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  1. #1
    Join Date
    May 2011
    Location
    Madison, CT
    Posts
    72

    Default No queen this late in the season- requeen?

    Hi all;
    Noticed no brood awhile ago (See http://www.beesource.com/forums/show...ight=jengalill)

    Put a frame of eggs from my other hive in and they made queen cells. Not sure what happened to this awesome queen So question: I'm in CT... this late in the season, should I just wait for these queen cells to hatch and hope for the best, or should I eliminate the queen cells and re-queen?

    And for those who are in the camp of "trust the bees- they know what to do." I wish I completely agreed, but if it weren't for me intervening, that whole hive would be queenless/doomed.

  2. #2
    Join Date
    May 2010
    Location
    Hampton CT
    Posts
    363

    Default Re: No queen this late in the season- requeen?

    If you dont have a laying queen one week from today, you had better order one. Winter is coming and the bees are dumping drones. When you finally do have a queen laying in that hive, feed a pollen substitute to boost your population of YOUNG workers. All of the bees in that hive are "getting a little long in the tooth" and won't winter.

  3. #3
    Join Date
    May 2011
    Location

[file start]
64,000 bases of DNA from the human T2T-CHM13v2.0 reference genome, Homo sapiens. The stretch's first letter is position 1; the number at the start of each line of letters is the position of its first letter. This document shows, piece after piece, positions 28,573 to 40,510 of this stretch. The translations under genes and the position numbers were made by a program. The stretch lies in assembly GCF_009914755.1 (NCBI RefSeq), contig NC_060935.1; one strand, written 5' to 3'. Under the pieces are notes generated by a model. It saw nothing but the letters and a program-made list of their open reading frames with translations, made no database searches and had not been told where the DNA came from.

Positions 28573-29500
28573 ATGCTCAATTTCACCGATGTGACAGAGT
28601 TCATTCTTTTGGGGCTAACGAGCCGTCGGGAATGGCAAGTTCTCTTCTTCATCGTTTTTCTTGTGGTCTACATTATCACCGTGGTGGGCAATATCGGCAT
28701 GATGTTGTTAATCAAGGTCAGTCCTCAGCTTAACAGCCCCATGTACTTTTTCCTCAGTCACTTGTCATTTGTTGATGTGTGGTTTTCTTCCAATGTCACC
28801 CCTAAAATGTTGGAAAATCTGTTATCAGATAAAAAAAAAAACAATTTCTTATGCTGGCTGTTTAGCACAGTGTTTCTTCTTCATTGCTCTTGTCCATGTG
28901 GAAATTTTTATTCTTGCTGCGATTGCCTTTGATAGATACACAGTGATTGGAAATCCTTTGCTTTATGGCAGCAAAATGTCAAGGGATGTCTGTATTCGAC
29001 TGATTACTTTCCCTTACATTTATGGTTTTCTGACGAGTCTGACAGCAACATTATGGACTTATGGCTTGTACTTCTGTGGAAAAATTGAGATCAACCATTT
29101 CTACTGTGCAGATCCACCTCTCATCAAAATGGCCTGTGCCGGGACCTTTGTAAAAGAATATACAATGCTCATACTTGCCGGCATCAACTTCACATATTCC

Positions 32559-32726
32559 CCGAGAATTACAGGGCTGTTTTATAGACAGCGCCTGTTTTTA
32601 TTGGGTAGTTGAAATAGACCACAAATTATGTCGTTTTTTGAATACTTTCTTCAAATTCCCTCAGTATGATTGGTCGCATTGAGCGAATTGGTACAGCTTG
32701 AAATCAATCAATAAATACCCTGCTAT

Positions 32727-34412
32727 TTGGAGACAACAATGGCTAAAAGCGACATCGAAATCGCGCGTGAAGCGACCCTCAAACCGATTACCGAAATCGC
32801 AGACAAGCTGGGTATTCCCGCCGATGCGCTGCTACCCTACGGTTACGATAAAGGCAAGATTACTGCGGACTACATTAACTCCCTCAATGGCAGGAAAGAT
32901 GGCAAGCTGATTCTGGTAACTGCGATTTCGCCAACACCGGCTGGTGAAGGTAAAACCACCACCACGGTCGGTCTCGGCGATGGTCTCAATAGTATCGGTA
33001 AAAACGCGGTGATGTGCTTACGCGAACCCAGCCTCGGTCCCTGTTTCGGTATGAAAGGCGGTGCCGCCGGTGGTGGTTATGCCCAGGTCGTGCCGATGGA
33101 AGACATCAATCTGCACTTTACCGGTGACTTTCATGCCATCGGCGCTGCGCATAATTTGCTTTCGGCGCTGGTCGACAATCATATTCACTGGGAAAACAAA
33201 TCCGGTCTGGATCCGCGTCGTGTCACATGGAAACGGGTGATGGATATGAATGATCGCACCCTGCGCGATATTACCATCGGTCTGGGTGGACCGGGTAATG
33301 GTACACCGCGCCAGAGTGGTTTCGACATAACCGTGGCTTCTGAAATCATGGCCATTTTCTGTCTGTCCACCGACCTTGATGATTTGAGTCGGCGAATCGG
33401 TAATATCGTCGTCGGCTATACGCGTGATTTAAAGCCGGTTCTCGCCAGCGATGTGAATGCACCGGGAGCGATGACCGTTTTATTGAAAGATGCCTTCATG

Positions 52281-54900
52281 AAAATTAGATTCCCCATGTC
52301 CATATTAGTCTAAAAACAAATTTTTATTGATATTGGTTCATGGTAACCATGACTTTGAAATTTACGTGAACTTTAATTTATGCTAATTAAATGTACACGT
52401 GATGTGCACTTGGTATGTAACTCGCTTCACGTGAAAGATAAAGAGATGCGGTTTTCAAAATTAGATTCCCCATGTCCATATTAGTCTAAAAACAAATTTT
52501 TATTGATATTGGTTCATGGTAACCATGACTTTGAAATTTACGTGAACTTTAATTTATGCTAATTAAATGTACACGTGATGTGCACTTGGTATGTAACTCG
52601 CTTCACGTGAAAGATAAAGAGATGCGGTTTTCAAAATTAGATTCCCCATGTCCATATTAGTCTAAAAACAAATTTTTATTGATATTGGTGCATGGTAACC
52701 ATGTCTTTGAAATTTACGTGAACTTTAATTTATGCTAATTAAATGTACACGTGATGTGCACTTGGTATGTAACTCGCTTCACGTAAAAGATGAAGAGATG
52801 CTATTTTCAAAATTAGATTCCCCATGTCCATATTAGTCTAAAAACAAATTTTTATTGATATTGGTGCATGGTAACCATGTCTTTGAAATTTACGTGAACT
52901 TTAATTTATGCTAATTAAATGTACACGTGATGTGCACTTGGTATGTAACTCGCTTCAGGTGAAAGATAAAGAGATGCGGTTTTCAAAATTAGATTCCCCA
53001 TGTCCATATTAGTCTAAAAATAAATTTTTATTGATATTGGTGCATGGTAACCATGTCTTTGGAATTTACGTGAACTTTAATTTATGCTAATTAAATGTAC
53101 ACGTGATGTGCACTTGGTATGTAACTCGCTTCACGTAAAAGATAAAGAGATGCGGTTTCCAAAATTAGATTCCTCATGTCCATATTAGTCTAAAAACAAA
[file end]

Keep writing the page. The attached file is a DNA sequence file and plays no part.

Madison, CT
    Posts
    72

    Default Re: No queen this late in the season- requeen?

    And how about room for eggs? Should I stop feeding them this week so that they hopefully make room for egg-laying?

  4. #4
    Join Date
    May 2010
    Location
    Hampton CT
    Posts
    363

    Default Re: No queen this late in the season- requeen?

    Take a look in the lower box, They need 3-5 empty frames for brood and cluster. They will consume a lot of stores raising brood so you should be fine. A more likely scenario would be low stores but you need young bees in order to winter. The new queen should lay till Columbus Day.

  5. #5
    Join Date
    Jan 2009
    Location
    Clifford Township, PA
    Posts
    1,660

    Default Re: No queen this late in the season- requeen?

    Wish I could say "trust the bees" but bees I have trusted in the past have swarmed late September and today, the first hive I opened in the first yard I checked was chock-full of beautiful supercedure cells.

    There still seems to be a lot of drones in the hives here in Maine, more than I remember seeing in the past at this time. So, I'm going to let that hive be and see what happens, but I can afford to do that since I have a dozen nucs in that yard and can combine if need be (which I expect will be the case.)

    If you can get a mated queen at this late date, I would do that if the hive is worth saving. Otherwise, with climate change extending our fall, perhaps your cells can hatch, mate and begin laying in time.

    Wayne

  6. #6
    Join Date
    May 2011
    Location
    Madison, CT
    Posts
    72

    Default Re: No queen this late in the season- requeen?

    Quote Originally Posted by adam@azapiaries View Post
    Take a look in the lower box, They need 3-5 empty frames for brood and cluster. They will consume a lot of stores raising brood so you should be fine. A more likely scenario would be low stores but you need young bees in order to winter. The new queen should lay till Columbus Day.